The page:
On January 1, my sister-in-law and I decided we were going to ignore every excuse we had and jump in the cold Salish Sea. It was -2 degrees outside and we had to walk through three inches of snow to get to the water, but we weren’t letting that stop us. New year, new resolve. We were going to get started with the right foot forward this year, even if mother nature wasn’t on our side.
Two years ago I set a resolution that I was going to train myself to swim in the ocean year round. It took me two years to the day to be able to jump in the cold water in the wintertime (well, not jump… I slowly walk, but that’s beyond the point) and finally getting in the winter water felt like a huge accomplishment.
I know what you’re thinking though.
Why on earth would I CHOOSE to go into nearly freezing water and then stay there? Am I crazy?! And I might be, but there are also very practical reasons behind the choice.
The main practical reasons was simply the fact that I usually live on a sailboat that sails cold waters. The #1 cause of death in Pacific Northwest waters is hypothermia and the thought of dying simply because I didn’t properly know how to survive in my own environment sounded absurd to me. So, I decided to learn to cold water swim. I had heard of people falling off of boats and surviving for prolonged periods just because of being able to control their breathing while in the cold water. Regardless of the cold, they could keep their bodies warm long enough to be rescued and saved without serious injury related to the cold. I wanted that security.
This was my main motivation, but cold water swimming, even in the first couple of weeks of regularly doing so, has shown great benefits I didn’t expect. I have spent most of my life hating the cold and not having the ability to be anything but miserable in temperatures below 15 degrees, even when wrapped in multiple layers of clothing. However, I am currently down to one wool sweater instead of three in 5 degree weather. I can even do outdoor activities for an hour without getting cold and wanting to go home, even when the weather is freezing. And the best part? How these things will translate into more freedom with life on a sailboat in Canada!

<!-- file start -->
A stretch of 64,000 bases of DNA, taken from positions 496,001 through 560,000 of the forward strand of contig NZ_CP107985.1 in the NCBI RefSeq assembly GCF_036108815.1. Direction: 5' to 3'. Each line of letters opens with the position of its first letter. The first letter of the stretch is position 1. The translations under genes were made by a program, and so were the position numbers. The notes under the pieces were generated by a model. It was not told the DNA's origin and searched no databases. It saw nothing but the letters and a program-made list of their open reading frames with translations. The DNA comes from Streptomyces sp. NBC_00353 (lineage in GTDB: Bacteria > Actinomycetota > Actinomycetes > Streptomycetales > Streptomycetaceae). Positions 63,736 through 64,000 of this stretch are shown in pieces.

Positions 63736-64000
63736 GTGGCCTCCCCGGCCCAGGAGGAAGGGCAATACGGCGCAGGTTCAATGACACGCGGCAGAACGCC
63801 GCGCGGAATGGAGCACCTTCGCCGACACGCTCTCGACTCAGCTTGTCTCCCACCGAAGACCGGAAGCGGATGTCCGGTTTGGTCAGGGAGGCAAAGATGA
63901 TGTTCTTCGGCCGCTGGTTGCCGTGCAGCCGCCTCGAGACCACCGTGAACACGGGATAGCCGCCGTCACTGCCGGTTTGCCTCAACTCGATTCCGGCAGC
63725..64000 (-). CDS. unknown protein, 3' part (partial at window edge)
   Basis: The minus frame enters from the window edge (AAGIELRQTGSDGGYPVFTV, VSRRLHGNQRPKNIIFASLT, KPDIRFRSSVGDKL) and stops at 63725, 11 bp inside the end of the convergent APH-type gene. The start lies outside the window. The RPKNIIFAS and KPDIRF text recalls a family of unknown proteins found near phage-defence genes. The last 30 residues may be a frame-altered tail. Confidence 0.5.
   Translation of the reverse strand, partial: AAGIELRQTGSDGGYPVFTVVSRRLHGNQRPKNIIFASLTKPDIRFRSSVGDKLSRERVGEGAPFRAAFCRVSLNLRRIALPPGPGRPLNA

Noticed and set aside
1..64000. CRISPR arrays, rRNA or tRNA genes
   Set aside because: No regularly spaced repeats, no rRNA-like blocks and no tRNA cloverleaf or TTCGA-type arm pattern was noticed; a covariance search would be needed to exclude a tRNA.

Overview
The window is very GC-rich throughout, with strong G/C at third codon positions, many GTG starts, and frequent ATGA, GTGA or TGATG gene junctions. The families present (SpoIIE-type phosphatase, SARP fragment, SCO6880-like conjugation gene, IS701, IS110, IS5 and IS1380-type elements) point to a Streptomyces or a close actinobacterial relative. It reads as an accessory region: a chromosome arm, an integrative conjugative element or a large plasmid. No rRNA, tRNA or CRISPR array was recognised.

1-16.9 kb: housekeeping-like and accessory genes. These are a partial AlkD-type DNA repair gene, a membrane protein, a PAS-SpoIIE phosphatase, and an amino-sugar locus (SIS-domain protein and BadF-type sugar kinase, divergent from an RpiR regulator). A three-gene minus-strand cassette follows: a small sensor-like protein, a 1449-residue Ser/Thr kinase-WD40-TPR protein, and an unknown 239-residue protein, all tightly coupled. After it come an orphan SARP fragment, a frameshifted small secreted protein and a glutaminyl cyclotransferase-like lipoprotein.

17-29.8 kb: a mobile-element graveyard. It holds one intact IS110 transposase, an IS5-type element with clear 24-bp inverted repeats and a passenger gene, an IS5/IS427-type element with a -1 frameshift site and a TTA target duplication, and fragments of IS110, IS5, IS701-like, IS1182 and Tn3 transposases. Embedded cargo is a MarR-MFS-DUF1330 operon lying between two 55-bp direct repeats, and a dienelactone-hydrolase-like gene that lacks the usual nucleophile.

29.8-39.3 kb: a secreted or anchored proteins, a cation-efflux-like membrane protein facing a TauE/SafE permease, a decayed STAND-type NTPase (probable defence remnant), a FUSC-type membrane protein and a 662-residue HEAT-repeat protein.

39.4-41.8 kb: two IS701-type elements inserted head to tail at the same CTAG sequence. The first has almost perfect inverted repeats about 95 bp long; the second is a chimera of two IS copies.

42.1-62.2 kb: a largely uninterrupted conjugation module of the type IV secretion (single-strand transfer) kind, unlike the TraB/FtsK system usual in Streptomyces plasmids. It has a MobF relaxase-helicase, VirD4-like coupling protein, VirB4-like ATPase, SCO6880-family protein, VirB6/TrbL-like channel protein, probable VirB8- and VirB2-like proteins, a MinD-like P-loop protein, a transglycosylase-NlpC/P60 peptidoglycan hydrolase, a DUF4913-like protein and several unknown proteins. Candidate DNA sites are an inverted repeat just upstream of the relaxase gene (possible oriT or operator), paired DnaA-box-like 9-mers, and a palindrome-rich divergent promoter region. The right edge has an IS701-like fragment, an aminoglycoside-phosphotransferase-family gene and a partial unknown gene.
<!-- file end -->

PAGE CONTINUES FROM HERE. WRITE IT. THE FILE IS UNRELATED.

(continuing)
But really, none of this should have been a surprise to me. People all around the world have cold water swam since time immemorial. In the Pacific Northwest, bathing in a cold river is a cultural and spiritual practice of many First Nations. In Europe, people cold water swim as tradition all over Scandinavia and Russia. Even today there are swimming clubs all over the British Isles where people gather to cold water swim on a weekly or daily basis. Cold water swimming is good for our bodies, our minds and our connection to nature and our ancestors and people from many cultures in cold climates have known this for a very long time. Cold water swimming has been proven to lower inflammation in the body, increase blood flow, decrease stress levels and boost immune systems among other benefits.
There are risks to cold water swimming as well, such as hypothermia and shock to the body if you don’t use proper breathing techniques or listen to your body, so it is highly recommended to do some research on techniques ahead of jumping in. Once you feel confident that you are safe and have a proper technique, the benefits of getting in the cold water definitely make the initial shock worthwhile — for most of us anyway.
So what about you? Is cold water swimming something you do, or want to do? If you would like to see it in practice, we have a couple of videos of us cold water swimming on our YouTube channel Wayward Life Sailing and we have a “learning to cold water swim” video coming up in the future. We would love to also hear your stories from dipping in the cold water!
Taryn, Logan & Max travel BC’s West Coast aboard their boat Papa Rumba. Visit Wayward Life Sailing for more!